ORIGINAL HELMETS

 

 

 UPDATED JUNE 2... I just added another 5 helmets

 

 

 

 

 

 

 

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And now you have to read this advertisement for my hats...

Follow the above link to see a page offering extreme quality Third Reich visor hats.

 

Now you can see my helmets for sale.

 

NEW! Item 983 M35 Double decal army helmet

"Possibly the first ever produced by Quist"

     

     

     

 This is an extraordinary piece. It is an early all-matching 1936 dated M35 Quist helmet (shell size 64) which was factory finished as per the first Heer contract with the quist company. I believe that the first Quist M35s were the 40,000 unit order for the schutzpolizei in early 1936. The lot number of this Heer helmet falls within the observed range of those police helmets. (29XX) The painted finish of this helmet is the same shiny feldgrau as used with the 1936 Polizei contract. This helmet has NOT been polished or shined. This is the factory applied color with no alteration. The decal is a rare example f the first generation Quist "House-decal". It is the four toe version which was later altered by the modification of the left foot causing collectors to later term it the "Bigfoot". (If you have a copy of the decal book which I wrote with Anders Lehrman, you can read the information we put there.) The army decal rates at 98%. The painted finish likewise remains 98% intact. The interior components of the helmet are all original to it and are each dated 1936. Overall a helmet which is above "top shelf" for it's condition, early original components and it's rarity. ON HOLD

 

 

NEW! Item 984 M40 Army Camouflage helmet

       

     

 I dug deep into the "Ken Niewiarowicz vault" to come up with this one. I bought this helmet at a gun-show in the spring of 1986. The seller had just picked it up by being an "early bird" garage-sale goer on his way to the show. He had thought to keep it for himself but when I saw it, I just had to talk him into selling it to me.

This is an EF62 single decal army helmet with a thick texture brush-applied three-color camouflage pattern which remain 95% intact. The colors are superb for their vibrant and clear quality. The contrast is excellent. The paint appears to be thickened but there is no sawdust or texture added. This helmet is profiled in my first book: "Germany's combat helmets" in 2009. The liner and strap are original and just how it came out of the woodwork almost 30 years ago. Since then, it's only been owned by me. Now it can be yours. SOLD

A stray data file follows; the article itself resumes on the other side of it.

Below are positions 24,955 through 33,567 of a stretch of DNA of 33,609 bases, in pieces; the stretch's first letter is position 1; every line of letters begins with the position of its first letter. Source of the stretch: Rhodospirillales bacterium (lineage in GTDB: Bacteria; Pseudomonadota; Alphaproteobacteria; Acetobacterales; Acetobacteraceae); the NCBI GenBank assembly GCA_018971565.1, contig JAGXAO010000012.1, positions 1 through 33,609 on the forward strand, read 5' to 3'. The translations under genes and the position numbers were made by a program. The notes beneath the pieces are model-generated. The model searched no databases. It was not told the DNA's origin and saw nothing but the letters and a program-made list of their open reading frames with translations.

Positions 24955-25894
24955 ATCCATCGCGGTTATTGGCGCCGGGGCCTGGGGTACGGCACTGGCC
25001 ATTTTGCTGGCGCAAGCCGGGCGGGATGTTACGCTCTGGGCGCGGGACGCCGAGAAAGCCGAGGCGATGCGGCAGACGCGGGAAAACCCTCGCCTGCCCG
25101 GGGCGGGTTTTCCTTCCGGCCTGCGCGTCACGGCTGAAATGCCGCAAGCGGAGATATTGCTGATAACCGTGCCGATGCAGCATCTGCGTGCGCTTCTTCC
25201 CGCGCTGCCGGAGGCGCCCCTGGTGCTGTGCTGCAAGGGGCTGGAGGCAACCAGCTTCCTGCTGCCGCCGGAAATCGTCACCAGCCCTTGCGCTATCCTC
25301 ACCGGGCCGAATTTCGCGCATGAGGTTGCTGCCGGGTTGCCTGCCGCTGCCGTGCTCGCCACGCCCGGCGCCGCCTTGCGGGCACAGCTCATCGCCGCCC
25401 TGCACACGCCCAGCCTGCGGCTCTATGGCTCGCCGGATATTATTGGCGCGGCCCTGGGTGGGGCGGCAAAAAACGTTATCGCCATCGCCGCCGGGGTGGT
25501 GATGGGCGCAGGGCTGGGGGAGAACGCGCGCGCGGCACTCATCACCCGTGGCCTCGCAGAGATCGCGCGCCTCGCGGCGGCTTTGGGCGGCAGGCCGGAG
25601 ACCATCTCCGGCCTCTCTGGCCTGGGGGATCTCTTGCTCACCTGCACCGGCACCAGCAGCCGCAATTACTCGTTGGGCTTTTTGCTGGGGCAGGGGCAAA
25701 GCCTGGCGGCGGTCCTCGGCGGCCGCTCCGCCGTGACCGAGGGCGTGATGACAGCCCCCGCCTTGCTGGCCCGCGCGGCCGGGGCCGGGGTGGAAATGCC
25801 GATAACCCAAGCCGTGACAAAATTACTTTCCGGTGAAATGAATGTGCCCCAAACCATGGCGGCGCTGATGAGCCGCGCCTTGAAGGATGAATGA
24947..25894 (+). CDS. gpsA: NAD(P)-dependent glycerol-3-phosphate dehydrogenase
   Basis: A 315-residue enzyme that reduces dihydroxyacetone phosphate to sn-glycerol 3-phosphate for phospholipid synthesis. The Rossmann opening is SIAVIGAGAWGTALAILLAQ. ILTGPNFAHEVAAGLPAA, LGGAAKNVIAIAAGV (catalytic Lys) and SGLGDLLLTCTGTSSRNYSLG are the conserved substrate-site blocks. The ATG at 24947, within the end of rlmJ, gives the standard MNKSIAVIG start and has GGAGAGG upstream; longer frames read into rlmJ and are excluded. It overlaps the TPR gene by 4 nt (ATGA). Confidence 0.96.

NEW! Item 985 M40 army camouflage helmet

       

       

     

 This is a Q64 single decal army helmet that was brush painted in a two-color swirl pattern. 85% of the camouflage pant remains intact. The army decal is buried under there and is not visible. The liner shows hard use and subsequent storage based damage. All components of this helmets are original and the condition is as it was acquired from the primary source (the "woodwork") however at some point; almost certainly post-war, somebody got into the liner and "Jimmy'd" it. I think they may have taken it out and they even dismantled the inner frame assembly from the outer frame as it shows evidence of being reassembled with very amateur hands. (Actually, I have seen this more than once when buying a helmet even from the veteran himself; a case where a non-collector just wanted to take the helmet apart and see what makes it tick) in any case, the helmet has not been altered or enhanced in anyway and in that sense it remains an honest piece that is highly display-able and attractive. $2200.00

 

 

 

NEW! Item 986 M35 Double decal Luftwaffe helmet

     

       

 Here is a Q68 double decal Luftwaffe helmet that has every appearance of just coming out of the attic. The shell retains good paint coverage. The decals have matching patina and enough age/wear to show real character. The size...well, everybody loves a size 68 helmet. SOLD

 

 

NEW! Item 987 M35 Veteran "Landser's" combat helmet

       

       

 Here is a helmet for those of you who are looking for the real "combat veteran" look. It is a Q64 M35 helmet which originally left the factory as a double decal army. It has been over-painted; covering the decals and looks to have seen service all the way to the gates of Moscow and then through Normandy. The liner is the original factory installed aluminum non-re-enforced type which shows clear evidence of hard and protracted use. The leather is darkened by sweat and moisture. The non-re-enforced liner band is broken at one side (this is the reason that they later re-enforced them!) Overall it is honest, solid and sound with no post-war alteration. It deserves a place on a collectors shelf. ON HOLD

 

 

NEW! Item 988 M40 single decal Luftwaffe helmet

     

     

 Here is your garden-variety M40 Luftwaffe helmet made by Quist in a shell size 64. This one has that slightly used look that we all enjoy with no spots of glaring damage. The paint and decal both rate at 97%. The leather liner shows moderate wear. The chinstrap appears original to the helmet. At least it was manufactured by a maker that had Luftwaffe contracts. I wouldn't mind having this one on my own shelf. SOLD

 

 

NEW! Item 989 M40 single decal army helmet

       

     

 Now here is a real dandy helmet. Super clean on the outside and a light "lived-in" look on the inside. The helmet is an SE62 with paint and texture being very typical of this maker during M40 production. The paint remains 99% and the decal is not too far behind. The liner is pigskin and shows moderate wear and some darkening most likely caused by post-war environment. Check out that decal carefully. You'll fall in love with it. ON HOLD